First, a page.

Gazprom: Nord Stream 2 cost would rise by 'hundreds of millions' to bypass Denmark

MOSCOW (Reuters) - An alternative route bypassing Danish waters for the construction of the undersea Nord Stream 2 gas pipeline would cost “hundreds of millions of dollars”, the chairman of Russian gas company Gazprom told Reuters.

FILE PHOTO: A worker puts a cap to a pipe at the construction site of the Nord Stream 2 gas pipeline, near the town of Kingisepp, Leningrad region, Russia, June 5, 2019. REUTERS/Anton Vaganov/File Photo

The comments by Viktor Zubkov mark the first time Gazprom has conceded that the project would run up significant costs by making a detour around Denmark.

In a letter obtained by Reuters in August, the pipeline operator said the project could be delayed by up to eight months and incur further costs of 560 million euros ($615 million) due to hurdles in securing permits from Denmark.

The initial budget was 9.5 billion euros.

Zubkov, speaking on the sidelines of an energy conference in Moscow this week, also said Gazprom was hopeful that Denmark would still allow it to run the pipeline through its waters.

Of all the countries through which Gazprom is building the pipeline to Germany under the Baltic Sea, Denmark is the only one yet to approve the project.

Nord Stream 2 faces resistance from some European countries and the United States, which say it would enhance Europe’s dependence on Russian energy supplies.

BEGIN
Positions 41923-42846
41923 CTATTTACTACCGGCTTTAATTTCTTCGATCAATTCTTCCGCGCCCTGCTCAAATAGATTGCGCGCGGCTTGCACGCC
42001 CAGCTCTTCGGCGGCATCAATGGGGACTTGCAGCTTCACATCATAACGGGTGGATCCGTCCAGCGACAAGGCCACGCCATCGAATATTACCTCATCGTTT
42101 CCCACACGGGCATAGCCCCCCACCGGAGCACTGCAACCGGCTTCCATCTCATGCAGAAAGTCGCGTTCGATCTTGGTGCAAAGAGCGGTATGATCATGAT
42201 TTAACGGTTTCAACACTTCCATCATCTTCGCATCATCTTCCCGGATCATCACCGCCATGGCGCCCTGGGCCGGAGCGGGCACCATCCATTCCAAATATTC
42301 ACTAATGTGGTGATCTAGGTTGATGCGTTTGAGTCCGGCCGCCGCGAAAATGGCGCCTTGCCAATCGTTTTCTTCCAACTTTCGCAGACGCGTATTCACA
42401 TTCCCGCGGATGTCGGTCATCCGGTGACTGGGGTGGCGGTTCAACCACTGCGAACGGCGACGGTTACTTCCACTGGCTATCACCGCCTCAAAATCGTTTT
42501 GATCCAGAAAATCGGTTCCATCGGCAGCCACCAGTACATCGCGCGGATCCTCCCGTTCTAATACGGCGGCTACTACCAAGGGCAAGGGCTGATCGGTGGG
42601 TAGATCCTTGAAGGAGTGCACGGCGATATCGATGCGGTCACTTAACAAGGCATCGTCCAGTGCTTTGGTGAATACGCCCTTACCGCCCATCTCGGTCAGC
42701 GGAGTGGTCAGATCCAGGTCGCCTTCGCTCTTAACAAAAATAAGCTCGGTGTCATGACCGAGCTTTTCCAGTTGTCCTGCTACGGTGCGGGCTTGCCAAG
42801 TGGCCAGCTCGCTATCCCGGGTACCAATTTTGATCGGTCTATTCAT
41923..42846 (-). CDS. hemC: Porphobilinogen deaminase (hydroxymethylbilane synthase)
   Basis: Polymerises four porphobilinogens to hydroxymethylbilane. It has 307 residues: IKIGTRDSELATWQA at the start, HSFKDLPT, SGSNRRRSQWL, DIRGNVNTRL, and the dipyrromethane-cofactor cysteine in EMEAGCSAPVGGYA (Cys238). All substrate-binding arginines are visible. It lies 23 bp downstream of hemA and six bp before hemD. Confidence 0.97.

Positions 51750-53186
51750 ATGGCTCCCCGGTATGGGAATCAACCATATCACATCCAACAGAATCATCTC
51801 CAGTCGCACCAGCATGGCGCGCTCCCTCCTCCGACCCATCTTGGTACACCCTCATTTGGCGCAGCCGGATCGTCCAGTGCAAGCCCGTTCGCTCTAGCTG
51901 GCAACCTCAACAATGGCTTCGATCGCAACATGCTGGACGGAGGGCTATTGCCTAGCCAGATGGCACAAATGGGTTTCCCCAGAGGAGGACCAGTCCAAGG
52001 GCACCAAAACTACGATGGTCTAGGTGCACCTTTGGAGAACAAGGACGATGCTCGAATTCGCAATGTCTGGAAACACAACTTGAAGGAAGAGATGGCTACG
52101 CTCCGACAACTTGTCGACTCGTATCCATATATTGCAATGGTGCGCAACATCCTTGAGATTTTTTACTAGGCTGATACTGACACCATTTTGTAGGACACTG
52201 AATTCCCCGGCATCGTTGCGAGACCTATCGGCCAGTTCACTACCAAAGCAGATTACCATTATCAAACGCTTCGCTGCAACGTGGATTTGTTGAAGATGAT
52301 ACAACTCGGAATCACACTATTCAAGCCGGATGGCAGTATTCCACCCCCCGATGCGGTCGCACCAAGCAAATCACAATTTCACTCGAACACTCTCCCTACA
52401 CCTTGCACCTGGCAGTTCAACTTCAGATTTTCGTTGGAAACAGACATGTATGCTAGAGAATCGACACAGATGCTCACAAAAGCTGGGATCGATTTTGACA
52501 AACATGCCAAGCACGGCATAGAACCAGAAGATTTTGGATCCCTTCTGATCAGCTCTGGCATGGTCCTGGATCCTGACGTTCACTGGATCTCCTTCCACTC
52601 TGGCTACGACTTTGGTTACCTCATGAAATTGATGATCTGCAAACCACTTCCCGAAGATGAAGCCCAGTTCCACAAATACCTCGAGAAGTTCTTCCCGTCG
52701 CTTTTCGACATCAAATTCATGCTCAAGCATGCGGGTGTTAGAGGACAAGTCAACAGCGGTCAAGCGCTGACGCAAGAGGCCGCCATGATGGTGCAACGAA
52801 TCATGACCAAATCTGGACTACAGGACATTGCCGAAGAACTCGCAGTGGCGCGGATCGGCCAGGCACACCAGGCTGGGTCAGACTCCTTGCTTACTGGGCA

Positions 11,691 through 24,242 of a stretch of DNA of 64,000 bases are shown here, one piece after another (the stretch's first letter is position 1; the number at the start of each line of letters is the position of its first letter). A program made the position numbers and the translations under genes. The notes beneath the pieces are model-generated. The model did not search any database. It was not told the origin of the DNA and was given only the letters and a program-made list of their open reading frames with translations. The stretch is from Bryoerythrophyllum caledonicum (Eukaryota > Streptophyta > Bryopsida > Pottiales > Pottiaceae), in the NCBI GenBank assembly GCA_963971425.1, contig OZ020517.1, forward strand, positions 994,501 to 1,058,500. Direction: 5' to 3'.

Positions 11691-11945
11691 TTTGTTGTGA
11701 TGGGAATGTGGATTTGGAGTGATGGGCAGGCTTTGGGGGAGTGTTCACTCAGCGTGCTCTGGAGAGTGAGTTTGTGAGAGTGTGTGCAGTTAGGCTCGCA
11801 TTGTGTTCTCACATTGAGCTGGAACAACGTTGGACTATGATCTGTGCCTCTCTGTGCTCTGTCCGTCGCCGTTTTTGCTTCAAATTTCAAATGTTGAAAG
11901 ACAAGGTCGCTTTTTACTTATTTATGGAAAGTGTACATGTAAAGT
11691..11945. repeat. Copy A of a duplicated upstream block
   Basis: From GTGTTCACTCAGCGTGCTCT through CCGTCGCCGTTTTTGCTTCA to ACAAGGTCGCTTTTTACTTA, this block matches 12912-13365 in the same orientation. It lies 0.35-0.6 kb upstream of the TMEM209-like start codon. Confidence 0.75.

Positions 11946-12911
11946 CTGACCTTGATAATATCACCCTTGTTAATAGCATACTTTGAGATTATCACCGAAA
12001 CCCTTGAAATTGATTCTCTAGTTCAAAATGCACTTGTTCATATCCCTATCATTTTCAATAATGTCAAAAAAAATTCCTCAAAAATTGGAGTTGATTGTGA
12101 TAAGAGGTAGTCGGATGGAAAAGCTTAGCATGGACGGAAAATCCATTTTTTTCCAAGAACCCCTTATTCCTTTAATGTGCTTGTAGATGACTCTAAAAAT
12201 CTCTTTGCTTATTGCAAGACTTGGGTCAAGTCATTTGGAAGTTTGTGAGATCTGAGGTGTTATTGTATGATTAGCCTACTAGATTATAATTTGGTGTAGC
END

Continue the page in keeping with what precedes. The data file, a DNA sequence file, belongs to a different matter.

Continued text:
The project would double the capacity of the existing Nord Stream pipeline from Russia to Germany to 110 billion cubic meters a year and allow Russia to bypass Ukraine, currently its main transit route for European sales.

“The increase (in costs) would be in hundreds of millions of dollars,” Zubkov said in reference to circumnavigating Denmark.

Russian President Vladimir Putin urged Denmark on Wednesday to ignore U.S. pressure and “show it has sovereignty” by allowing Nord Stream 2 to go through its territory.

Aside from Gazprom, half of the funding for Nord Stream 2 is being provided by Germany’s Uniper and BASF’s Wintershall unit, Anglo-Dutch company Shell, Austria’s OMV and France’s Engie.

Reporting by Vladimir Soldatkin; Editing by Dale Hudson